indoor air quality

How To Improve Your Indoor Air Quality With Adverse Outside Air Quality Conditions?

Improving your indoor air quality in Central Oregon during fire season seems more important now than ever before. Bend Heating has received an influx of inquiries revolving around indoor air quality and how your heating and cooling system can be a part of the solution. Below you’ll find steps to take as a homeowner to better optimize your heating and cooling systems to improve your home’s air quality.

Indoor Air Quality Tips For Homes With AC

Homes that have air conditioners should take the following steps to improve air flow and air quality: 

  • Run your air conditioner as needed throughout the day. Your air is circulating and getting filtered. 
  • Keep your windows and doors closed 
  • Seal any gaps where outside air can enter
  • Whether you run your ac or not, you have the option of running your fan continuous by setting your thermostat fan setting to “on”. This will help ‘scrub’ your indoor air even more.

Indoor Air Quality Tips For Homes With No AC

Homeowner’s with no ac should take the following steps to improve air quality not only during fire season, but year round.

  • Best to close your windows and doors unless conditions are clear and you want some fresh air.
  • Seal any gaps where outside air can enter your home
  • If you don’t have a furnace, have fans or portable fans run throughout the day, preferably with filters or an ionizer.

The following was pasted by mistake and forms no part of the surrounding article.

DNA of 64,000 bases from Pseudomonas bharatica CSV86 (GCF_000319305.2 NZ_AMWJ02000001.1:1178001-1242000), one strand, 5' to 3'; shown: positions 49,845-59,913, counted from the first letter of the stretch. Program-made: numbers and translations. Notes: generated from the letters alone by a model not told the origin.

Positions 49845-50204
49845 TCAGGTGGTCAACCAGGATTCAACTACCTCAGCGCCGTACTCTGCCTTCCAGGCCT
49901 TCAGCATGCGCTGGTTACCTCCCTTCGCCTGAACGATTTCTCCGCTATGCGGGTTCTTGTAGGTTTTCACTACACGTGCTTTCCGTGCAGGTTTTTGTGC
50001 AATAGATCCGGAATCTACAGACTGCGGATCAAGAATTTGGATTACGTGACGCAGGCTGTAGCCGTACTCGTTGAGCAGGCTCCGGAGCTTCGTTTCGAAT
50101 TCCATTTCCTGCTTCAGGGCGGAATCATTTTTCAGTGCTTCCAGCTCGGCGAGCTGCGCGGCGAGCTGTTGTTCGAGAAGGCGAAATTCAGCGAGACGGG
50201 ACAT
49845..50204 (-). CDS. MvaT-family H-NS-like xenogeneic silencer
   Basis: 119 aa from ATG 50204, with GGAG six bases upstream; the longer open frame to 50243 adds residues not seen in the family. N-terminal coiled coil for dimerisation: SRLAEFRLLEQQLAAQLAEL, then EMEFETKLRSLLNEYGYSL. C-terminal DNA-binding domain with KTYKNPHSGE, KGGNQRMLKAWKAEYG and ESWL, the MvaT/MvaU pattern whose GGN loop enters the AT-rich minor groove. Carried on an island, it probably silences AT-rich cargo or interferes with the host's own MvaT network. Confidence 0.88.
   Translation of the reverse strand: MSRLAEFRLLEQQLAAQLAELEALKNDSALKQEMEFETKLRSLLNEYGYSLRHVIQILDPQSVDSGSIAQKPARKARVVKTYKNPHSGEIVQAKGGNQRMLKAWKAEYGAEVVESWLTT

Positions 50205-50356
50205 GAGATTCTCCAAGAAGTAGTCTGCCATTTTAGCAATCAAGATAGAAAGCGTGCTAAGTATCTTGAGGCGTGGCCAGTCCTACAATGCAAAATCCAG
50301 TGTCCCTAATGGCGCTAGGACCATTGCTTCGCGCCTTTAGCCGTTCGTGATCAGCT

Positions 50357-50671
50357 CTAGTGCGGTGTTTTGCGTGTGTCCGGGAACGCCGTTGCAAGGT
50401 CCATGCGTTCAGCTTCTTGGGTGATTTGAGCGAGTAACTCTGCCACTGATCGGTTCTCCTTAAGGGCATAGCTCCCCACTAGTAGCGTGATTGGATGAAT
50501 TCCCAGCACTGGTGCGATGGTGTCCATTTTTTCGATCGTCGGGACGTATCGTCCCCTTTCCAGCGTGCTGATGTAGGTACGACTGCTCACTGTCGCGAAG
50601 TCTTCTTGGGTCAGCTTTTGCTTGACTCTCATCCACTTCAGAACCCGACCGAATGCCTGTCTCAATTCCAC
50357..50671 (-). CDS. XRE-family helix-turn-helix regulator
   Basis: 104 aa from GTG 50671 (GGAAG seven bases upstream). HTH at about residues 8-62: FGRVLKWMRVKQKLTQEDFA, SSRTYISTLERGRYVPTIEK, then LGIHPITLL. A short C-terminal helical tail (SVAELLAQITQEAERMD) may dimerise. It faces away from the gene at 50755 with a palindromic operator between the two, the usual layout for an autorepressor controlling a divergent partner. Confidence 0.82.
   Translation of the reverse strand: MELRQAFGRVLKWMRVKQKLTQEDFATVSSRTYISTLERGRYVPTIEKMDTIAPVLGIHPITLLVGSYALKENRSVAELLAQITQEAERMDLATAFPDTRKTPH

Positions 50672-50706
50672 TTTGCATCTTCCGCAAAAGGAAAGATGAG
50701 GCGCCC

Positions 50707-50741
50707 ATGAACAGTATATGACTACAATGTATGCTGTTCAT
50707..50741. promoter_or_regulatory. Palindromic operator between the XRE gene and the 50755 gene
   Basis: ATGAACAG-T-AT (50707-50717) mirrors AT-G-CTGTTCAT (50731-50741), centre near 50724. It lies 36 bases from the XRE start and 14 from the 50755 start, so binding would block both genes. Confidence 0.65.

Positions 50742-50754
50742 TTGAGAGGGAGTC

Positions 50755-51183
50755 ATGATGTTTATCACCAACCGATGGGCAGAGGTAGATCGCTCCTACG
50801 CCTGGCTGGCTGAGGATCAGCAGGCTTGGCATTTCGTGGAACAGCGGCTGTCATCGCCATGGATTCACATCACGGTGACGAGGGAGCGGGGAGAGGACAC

• If you do have a furnace, but no AC, you can run your furnace fan continuous but make sure to have clean filters.

Air Filters and Maintenance

Regardless of what type of heating and cooling system you have, Bend Heating recommends a yearly service on your HVAC equipment and to change your air filters appropriately. The most common reason HVAC systems malfunction are due to homeowners neglecting yearly maintenance and not changing air filters. We recommend the following to improve your home’s indoor air quality: 

  • 1 inch fiber glass filter – change every 30 days
  • 1 inch pleated filter – change every 90 days  
  • 4 inch MERV 10, 11 or 13 – change every 6-12 months

What Is The Difference Between Air Conditioners and Furnaces When Filtering Out Smoke?

Without a PHI filtration system a furnace isn’t going to do too much. The best you can hope for is to run your blower and keep your filter clean. Having an air conditioner in affect will help remove smoke.

What Is The Best Technology To Remove Smoke?

The best technology to remove indoor smoke is known as PHI (photohydroionization). PHI is an advanced oxidation technology that minimizes and neutralizes indoor air pollutants such as bacteria, viruses, mold, gases (VOCs) and odors. A PHI product can simply be installed with a heating and cooling system.

How to best optimize your homes AC settings when dealing with smoke?

We recommend setting your ac system to “on” and not “auto.” To keep the ac “on” and actually running, you’ll need to set your thermostat at 1-2 degrees cooler than the current indoor temperature. By having the fan run continuously and for the AC to be on throughout the day, this should help clear out the smoke on a smoky day and improve your indoor air quality.

Should homeowners use higher MERV rating filters during fire season?

The higher the MERV rating the less particulate you’ll have in your home. However, there needs to be a balance between MERV and your HVAC equipment. For instance, if you have a forced air system you can’t go so far that you’re decreasing air flow so much that you’re diminishing your equipment and not optimizing performance. We recommend that you use MERV with caution and to ask a HVAC expert if uncertain.

What is the ideal indoor air quality filtration setup?

The ideal system for indoor air filtration would be a MERV 11 along with a 4 inch media filter in the air flow of your duct system coupled with an Air Scrubber or Reme Halo PHI based filtration system.